I’ve included, and will keep writing, a series of posts about rechanneling addictive personality tendencies into more constructive activities that can help in getting through the tough periods of readjustment. I can say that for me, it was this rechanneling that made it possible to get through my days.
Be it my schooling, working out, or my newfound passion for gardening (on my tiny patio), finding new ways to occupy my restless mind have proven indispenseble for my new, improved life. While I might not have been preparing for it, there’s been a quiet in my mind I didn’t even know before…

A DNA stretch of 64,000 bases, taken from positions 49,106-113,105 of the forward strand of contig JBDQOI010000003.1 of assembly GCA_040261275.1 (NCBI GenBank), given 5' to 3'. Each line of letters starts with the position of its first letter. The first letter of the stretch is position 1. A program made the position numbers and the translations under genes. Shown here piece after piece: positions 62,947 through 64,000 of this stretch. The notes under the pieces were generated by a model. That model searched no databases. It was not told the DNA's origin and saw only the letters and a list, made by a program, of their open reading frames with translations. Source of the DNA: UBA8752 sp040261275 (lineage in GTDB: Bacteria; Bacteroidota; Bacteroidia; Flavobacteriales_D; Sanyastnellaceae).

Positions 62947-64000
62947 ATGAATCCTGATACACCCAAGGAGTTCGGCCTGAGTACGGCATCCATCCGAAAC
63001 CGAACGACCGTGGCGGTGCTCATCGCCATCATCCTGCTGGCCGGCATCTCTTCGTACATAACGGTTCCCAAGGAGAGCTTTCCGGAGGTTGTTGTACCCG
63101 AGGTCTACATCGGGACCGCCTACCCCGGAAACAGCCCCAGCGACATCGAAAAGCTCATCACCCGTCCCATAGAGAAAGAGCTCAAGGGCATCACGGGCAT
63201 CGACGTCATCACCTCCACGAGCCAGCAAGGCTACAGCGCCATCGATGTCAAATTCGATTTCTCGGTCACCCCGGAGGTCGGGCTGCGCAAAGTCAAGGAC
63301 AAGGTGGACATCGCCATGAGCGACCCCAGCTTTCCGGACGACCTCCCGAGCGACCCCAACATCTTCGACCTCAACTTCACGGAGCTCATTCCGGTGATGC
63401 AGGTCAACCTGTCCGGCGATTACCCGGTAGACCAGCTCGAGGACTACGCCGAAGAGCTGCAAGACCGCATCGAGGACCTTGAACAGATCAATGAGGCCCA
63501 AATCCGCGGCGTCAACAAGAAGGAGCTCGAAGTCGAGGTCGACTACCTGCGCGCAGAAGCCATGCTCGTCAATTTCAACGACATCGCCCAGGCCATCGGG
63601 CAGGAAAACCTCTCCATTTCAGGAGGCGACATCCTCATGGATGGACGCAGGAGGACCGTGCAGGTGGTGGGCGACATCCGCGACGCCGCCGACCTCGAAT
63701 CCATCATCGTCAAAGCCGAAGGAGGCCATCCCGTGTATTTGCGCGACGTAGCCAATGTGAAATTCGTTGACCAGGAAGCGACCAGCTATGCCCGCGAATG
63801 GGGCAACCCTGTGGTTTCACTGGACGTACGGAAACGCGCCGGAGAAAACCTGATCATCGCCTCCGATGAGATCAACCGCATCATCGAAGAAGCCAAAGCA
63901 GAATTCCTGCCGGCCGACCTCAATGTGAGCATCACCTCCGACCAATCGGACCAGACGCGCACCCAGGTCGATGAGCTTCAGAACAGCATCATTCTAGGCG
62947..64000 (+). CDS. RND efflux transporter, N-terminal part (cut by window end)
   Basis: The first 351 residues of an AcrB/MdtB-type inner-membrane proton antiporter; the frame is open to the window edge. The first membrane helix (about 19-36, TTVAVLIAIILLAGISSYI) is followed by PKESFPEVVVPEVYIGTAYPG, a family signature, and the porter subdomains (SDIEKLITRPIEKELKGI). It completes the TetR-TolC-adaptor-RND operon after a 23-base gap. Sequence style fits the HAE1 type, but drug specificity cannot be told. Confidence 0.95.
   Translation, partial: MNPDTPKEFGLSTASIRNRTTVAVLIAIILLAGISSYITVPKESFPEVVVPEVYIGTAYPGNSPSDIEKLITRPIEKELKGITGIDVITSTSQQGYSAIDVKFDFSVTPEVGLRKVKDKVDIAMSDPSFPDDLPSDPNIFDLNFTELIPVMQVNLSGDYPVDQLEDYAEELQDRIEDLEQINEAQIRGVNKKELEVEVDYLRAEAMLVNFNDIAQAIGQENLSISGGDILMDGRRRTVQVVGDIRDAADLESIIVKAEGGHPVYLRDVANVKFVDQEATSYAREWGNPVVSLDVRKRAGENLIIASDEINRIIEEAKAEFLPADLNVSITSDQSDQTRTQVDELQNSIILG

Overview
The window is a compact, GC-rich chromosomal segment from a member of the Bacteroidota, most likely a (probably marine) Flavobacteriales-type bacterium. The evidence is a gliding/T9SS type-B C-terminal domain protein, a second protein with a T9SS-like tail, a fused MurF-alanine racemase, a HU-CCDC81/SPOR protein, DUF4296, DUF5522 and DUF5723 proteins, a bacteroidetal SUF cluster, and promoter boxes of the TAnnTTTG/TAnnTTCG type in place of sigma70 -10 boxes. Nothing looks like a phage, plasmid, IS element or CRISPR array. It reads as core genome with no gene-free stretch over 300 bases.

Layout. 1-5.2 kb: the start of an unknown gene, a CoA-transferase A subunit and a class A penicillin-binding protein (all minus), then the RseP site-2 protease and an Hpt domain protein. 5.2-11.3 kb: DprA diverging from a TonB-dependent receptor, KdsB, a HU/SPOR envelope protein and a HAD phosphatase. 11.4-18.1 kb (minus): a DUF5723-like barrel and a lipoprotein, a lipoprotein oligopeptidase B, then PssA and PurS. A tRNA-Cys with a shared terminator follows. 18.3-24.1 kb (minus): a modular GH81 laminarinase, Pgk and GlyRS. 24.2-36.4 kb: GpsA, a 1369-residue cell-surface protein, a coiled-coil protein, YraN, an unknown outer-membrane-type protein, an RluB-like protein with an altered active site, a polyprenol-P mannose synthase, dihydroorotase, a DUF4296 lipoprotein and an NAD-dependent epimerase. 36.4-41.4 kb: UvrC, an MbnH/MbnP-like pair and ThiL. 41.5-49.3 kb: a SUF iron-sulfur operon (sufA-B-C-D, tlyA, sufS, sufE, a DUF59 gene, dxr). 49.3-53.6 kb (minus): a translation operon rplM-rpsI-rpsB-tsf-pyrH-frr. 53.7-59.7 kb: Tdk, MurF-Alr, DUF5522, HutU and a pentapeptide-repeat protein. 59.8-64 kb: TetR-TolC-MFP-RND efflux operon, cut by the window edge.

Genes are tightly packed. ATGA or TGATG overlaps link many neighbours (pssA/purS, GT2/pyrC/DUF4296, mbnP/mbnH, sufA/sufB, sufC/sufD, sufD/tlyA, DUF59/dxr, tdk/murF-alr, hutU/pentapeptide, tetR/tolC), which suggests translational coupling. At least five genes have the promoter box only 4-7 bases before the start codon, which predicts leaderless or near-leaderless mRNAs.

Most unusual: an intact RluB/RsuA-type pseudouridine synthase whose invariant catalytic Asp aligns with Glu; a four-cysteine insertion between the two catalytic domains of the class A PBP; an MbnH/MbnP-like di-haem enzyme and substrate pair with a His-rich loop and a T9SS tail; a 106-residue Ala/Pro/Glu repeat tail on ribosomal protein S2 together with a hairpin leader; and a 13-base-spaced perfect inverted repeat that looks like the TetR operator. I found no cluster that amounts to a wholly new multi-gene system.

Read the upcoming posts for ideas on what you can do to rechannel your energy into things that will improve, not destroy, your life…
8 responses to “How I cleaned up my act and dealt with my crystal meth addiction”
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Thank you for your excellent article and inside view on “how to learn to live without drugs.” We have helped many meth addicts get their life back. While we support the journey that you took, Courage to Change Addiction Recovery Ranch also incorporates neurotranmitters balancing to decrease addictive tendencies. Once dopamine is brought into a “normal” range it is amazing just how quickly the more traditional treatment/recovery models work. If dopamine function(as well as the other neurotransmitters involved with addictive behavior)is supported with whole food amino acid supplements that help balance and regulate the communication systems in the brain, there is more chance/hope for a sustaining recovery.